Market Roundup

European Markets closed mixed on Wednesday as investors focused on the political crisis in Italy which could lead to a new parliamentary election in the country. President Sergio Mattarella appointed Carlo Cottarelli as the head of an interim government after anti-establishment candidate Giuseppe Conte failed to form a government as a result of Mattarella blocking his economy minister pick. However, Cottarelli still hasn't presented the president with a list of ministers and anti-establishment party Northern League called for new elections "as soon as possible."

Italy's FTSE MIB recovered from losses suffered earlier in the week and ended the session over 1% in the green. Financials recorded strong performances with Mediobanca and Finecobank rocketing 7.06% and 6.44%, respectively.

In the UK, the FTSE 100 climbed 0.75% and Germany's DAX jumped 0.93%. Merck and Bayer led the gains as they surged 3.94% and 3.91%, respectively. Bayer's performance was boosted by news the company agreed to sell $9 billion worth of agricultural assets in order to secure the US Department of Justice's approval of its acquisition of Monsanto. Meanwhile, France's CAC 40 declined 0.53%.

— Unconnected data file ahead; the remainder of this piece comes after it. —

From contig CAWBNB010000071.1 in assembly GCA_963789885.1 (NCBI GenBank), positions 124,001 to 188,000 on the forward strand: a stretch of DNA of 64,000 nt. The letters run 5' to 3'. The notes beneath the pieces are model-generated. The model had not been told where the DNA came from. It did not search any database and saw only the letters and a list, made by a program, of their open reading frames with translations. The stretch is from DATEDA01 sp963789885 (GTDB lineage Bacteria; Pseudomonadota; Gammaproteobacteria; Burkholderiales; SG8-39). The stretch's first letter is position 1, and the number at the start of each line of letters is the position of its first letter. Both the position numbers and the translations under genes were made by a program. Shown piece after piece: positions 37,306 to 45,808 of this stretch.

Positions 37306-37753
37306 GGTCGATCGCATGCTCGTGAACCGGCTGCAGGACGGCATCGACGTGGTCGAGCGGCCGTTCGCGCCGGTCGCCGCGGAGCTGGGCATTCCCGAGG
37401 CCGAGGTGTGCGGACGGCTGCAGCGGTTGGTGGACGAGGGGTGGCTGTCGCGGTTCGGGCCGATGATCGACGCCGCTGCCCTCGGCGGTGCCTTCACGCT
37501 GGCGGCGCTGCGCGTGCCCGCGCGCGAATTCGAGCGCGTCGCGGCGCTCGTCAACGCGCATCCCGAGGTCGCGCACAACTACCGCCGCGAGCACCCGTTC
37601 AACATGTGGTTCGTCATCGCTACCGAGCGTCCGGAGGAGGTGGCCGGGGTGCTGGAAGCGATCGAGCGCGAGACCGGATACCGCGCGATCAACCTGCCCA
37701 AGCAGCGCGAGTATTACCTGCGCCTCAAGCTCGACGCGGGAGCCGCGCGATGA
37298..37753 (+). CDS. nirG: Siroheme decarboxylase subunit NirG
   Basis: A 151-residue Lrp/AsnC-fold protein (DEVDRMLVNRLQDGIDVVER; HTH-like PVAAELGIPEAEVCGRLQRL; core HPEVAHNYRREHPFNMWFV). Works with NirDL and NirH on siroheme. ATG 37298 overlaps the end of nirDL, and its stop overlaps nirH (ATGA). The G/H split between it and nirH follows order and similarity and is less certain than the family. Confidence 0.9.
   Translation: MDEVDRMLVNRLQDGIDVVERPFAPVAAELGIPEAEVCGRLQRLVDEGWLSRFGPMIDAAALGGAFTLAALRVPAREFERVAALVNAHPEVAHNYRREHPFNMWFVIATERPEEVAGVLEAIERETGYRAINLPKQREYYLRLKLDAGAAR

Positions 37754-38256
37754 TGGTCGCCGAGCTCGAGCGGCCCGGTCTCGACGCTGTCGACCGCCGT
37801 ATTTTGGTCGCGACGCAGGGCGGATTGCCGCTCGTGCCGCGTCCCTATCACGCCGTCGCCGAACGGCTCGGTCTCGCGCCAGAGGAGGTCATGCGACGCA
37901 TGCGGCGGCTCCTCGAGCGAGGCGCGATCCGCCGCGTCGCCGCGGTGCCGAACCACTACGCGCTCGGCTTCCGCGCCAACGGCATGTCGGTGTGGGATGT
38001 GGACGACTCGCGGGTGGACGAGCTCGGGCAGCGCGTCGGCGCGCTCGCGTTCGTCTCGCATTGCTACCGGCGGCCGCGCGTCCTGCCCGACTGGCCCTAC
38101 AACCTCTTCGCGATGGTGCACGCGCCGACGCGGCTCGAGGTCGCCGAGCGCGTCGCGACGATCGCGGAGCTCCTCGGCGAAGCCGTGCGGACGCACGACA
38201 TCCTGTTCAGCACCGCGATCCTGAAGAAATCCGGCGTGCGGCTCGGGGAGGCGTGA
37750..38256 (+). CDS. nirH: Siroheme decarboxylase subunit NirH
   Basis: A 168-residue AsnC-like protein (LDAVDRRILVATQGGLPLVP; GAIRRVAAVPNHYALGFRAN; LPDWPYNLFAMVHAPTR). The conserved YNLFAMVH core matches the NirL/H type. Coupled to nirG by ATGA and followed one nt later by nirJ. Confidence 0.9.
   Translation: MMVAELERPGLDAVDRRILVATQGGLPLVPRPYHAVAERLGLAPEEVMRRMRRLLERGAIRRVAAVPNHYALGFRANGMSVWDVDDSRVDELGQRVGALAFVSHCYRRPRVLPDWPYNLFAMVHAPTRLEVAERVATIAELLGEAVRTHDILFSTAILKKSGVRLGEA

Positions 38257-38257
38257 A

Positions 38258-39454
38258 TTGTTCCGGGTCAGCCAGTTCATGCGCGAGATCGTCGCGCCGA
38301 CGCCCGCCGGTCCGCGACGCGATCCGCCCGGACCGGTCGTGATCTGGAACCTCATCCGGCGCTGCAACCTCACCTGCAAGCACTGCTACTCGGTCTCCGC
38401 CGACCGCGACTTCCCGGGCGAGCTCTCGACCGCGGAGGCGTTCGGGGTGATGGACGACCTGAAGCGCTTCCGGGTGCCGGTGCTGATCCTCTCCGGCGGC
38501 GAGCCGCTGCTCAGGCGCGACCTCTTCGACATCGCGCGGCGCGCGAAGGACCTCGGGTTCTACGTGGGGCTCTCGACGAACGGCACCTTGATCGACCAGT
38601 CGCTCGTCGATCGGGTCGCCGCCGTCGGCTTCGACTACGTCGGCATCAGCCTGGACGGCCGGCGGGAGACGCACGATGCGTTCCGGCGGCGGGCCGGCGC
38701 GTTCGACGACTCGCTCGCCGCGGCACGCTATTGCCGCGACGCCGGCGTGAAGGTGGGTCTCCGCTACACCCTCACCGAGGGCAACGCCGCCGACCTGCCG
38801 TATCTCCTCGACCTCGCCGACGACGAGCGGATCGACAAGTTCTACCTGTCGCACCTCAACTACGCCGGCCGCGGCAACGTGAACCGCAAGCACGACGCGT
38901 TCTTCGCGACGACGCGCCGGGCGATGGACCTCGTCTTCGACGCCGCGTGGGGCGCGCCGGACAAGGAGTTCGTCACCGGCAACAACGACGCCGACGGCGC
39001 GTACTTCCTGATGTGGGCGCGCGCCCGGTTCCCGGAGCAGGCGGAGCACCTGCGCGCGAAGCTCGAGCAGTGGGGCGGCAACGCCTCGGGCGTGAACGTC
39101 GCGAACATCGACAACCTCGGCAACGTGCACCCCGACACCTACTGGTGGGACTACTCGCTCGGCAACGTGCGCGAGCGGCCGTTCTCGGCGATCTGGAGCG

On the other side of the globe, US markets had a positive opening despite fresh trade war concerns sparked by Washington's announcement that it will reveal by June 15 the final list of $50 billion worth of Chinese imports that will be targeted by a 25% tariff.

Furthermore, France warned the US that the European Union will "defend its interests" in case it is not permanently exempted from the metal tariffs and US Commerce Secretary Wilbur Ross slammed the bloc for refusing to enter trade talks with the US in case it is targeted with import duties. On the data front, investors digested preliminary GDP data, as well as private payroll and wholesale inventories figures.

Bayer and Monsanto

The United States Justice Department announced that it told German pharmaceutical giant Bayer AG that it will approve its acquisition of Monsanto in case it sells its agricultural assets worth $9 billion. Bayer agreed to the conditions which mark the largest ever antitrust divestiture in the US.

The announcement confirms media reports from April which stated the DoJ told the two companies it will greenlight the transaction on the condition they sell off additional assets.

In 2016, Monsanto accepted the German drug maker’s $66 billion takeover bid and the deal was approved by the European Commission and Russia earlier this year.